There are great Italian restuarants and seafood places, too.

And here is a bit
of random food lingo...
To go or take out is referred to as take away.
Bacon is called rashers.
Fries are called chips, of course.
Chips (like potato chips) are crisps.
Mashed potatoes are mashers.
Cookies are called biscuits.

Soups, served with bread, are generally pureed and always good!

Ketchup is found in packets, as is mustard, in condiment bowls on the
table. I haven't ever seen a bottle of either. Also found in the condiment
bowl are packets of malt vinegar (yum) and brown sauceTartarer sauce and
salad dressings tend to be more mayo than anything else. And I'm not
so sure they use cocktail sauce at all.

They also don't have iced tea. Hot tea is very common though - served
everywhere and always with a side of milk and sugar packets. Since we're
on the topic of drinks, the coffee here is strong. I like a little muscle in my
Joe, but it might be a touch too strong for me some days. (I miss the coffee
at Seattle Espresso SOOO much - along with the chats Lindsay and I would
have while drinking it.)

A lot of restaurants just leave the milk or cream out on the table all day. It's not
always refrigerated. It's the same thing with eggs. In most grocery
stores, the eggs are found in a regular aisle, just like the cereal or canned

goods. Go figure. (That kind of creeps me out. Fortunately the place where
we shop keeps their eggs refrigerated!)

You don't really tip here like you do in the states. In a sit down
restaurant, you tip 10%. At a pub, you don't really have to tip.
We still do a little bit, but you can leave a lot less than we're all
accustom to. Waitstaff gets paid more by the hour here.
Also, you don't have to tip taxis, but of course, you can also leave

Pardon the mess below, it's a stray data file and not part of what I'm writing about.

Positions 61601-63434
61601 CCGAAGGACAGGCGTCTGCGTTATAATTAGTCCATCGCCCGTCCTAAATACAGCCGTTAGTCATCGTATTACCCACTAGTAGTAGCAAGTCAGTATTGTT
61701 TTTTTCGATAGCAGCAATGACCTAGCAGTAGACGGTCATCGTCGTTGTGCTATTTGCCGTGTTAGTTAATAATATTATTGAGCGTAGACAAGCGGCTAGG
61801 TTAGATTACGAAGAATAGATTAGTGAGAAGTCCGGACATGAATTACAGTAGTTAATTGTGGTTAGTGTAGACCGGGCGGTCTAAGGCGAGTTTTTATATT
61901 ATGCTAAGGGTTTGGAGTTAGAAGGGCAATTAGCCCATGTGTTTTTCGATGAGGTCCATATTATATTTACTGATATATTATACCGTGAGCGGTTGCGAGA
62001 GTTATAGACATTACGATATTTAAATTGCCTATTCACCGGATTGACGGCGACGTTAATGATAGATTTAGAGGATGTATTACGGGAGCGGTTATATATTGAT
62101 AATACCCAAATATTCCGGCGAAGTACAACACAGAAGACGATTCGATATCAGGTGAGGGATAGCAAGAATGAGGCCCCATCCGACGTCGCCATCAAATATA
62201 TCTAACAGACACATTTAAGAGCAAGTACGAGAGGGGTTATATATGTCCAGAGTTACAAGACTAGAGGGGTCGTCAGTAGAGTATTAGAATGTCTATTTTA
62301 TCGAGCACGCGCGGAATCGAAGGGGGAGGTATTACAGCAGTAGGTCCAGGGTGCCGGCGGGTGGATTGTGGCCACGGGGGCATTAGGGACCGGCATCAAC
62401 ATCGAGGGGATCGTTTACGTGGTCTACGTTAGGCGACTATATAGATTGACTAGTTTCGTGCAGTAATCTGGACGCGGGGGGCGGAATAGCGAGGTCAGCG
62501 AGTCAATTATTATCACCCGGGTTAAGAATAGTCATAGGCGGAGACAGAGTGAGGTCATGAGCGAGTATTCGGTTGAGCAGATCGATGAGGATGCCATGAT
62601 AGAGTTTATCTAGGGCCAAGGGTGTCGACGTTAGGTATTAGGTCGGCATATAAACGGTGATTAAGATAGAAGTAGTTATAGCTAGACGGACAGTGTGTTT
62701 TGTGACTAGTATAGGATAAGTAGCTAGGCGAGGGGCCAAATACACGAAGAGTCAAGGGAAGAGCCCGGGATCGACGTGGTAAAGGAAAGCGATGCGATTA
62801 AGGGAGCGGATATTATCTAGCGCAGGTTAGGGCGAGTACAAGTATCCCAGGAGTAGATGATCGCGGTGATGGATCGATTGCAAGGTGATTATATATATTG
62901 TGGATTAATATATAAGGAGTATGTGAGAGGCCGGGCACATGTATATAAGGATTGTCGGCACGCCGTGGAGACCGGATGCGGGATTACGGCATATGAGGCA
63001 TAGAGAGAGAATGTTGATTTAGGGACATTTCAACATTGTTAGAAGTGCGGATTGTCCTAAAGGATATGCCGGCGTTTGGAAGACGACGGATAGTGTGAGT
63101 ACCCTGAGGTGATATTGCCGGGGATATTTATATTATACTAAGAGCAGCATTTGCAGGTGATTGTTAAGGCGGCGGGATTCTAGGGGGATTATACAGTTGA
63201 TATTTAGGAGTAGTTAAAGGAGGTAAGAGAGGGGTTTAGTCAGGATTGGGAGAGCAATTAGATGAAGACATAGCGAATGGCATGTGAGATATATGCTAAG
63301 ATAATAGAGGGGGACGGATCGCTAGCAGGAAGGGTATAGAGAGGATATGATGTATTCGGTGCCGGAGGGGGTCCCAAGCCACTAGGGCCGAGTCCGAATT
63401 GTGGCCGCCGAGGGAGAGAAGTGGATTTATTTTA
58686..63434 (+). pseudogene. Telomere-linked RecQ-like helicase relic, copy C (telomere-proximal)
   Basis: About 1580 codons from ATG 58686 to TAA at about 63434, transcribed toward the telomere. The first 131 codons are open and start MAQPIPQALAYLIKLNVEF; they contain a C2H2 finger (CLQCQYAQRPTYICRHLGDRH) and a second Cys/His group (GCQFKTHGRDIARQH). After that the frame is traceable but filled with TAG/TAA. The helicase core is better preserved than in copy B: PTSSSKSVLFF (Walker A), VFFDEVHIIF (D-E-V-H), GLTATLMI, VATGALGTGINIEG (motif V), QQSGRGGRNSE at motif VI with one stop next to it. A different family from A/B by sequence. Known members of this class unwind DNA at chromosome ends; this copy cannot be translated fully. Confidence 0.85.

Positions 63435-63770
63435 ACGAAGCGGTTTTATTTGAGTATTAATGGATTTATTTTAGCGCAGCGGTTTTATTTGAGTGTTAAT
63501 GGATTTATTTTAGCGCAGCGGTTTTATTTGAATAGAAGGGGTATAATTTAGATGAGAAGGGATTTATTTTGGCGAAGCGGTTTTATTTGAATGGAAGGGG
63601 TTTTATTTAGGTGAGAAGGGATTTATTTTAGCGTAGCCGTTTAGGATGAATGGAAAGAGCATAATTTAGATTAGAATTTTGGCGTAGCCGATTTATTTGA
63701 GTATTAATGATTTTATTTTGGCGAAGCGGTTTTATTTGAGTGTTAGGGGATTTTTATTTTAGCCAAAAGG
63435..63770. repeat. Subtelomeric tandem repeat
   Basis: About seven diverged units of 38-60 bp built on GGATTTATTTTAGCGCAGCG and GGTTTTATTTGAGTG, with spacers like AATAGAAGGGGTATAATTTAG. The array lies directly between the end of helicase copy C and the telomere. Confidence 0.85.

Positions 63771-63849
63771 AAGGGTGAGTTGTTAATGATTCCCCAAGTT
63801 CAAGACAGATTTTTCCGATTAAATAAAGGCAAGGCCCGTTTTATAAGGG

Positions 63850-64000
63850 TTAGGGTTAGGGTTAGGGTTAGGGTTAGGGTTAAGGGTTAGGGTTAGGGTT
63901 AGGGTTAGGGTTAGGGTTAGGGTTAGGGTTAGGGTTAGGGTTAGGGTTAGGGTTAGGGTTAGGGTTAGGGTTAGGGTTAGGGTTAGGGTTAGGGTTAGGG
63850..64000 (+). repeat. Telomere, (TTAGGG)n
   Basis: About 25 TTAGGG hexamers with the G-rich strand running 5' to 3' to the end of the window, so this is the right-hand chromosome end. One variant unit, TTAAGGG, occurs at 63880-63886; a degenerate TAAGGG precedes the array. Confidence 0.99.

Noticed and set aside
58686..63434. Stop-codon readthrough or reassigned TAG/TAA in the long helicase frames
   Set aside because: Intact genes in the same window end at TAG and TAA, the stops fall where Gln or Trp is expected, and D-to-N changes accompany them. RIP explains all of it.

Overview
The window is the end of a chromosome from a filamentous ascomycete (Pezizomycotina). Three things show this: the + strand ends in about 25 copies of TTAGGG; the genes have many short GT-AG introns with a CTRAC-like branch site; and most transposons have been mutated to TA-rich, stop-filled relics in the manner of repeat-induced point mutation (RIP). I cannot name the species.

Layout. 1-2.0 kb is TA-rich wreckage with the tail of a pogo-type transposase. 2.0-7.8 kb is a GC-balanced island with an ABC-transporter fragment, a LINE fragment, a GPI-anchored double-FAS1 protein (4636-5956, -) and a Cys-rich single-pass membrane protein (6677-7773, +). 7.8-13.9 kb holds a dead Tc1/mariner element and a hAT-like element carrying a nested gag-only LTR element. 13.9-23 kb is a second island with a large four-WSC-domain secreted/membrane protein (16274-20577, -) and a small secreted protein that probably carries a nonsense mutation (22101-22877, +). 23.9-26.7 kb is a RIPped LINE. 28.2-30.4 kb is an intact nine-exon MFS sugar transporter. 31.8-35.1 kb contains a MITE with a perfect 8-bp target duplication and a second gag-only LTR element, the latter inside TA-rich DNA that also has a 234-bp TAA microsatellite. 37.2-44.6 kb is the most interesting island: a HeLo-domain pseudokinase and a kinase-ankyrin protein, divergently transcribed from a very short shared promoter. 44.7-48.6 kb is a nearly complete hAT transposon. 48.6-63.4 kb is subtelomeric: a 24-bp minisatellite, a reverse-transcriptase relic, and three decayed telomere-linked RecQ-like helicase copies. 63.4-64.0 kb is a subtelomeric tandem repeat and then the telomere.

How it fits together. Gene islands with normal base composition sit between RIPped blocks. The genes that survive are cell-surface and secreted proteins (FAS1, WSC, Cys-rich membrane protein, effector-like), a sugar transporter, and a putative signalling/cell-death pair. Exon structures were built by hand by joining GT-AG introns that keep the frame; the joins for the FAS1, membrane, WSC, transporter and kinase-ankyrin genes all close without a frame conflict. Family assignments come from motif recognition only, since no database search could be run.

them with a modest tip. That's acceptable. Same with take out
places that deliver to your home. They're happy to accept a tip,
but they don't expect one.

The thing is, the level of service is totally different.
Servers and bartenders don't chit-chat. (There are exceptions to
that rule, especially at nicer places, where the service is also
stronger.) One thing I've really noticed is that they seem to want
to take your order really fast. They tend to try to get it at the same
time they ask you what you want to drink. And when you say you'd
like a minute...they generally return in about 60 seconds. : )
It's just a matter of getting use to it or communicating better. They'll
almost always wait to bring you the bill until you flag them down and
ask for it. Same with drinks.

When you order a pop/soda, they almost never come with bottom-
less refills...Unless it's an American restaurant. And at places
with fountain pop, like McDonalds, what we usually consider
a large doesn't exist. Our medium is there large. Our small is
their medium...But all that is probably a good thing! Who needs all
that pop anyway? I drink less because of it.

Well, that's about everything I can think of! It was kind of random
and chaotic. Hope it wasn't too hard to follow.
Happy eating!


Lindsay Teague said...

they have peanutbutter huh??? that's awesome! I loved this post! I'm smarter now because of it!


Trujen said...

I agree with Lindsay, what a great post! As I was reading it I was thinking, I wonder if you could receive an award for a blog post? I learned a lot!

Great Pics too! I love pictures of details. Things that not anyone else would think of shooting.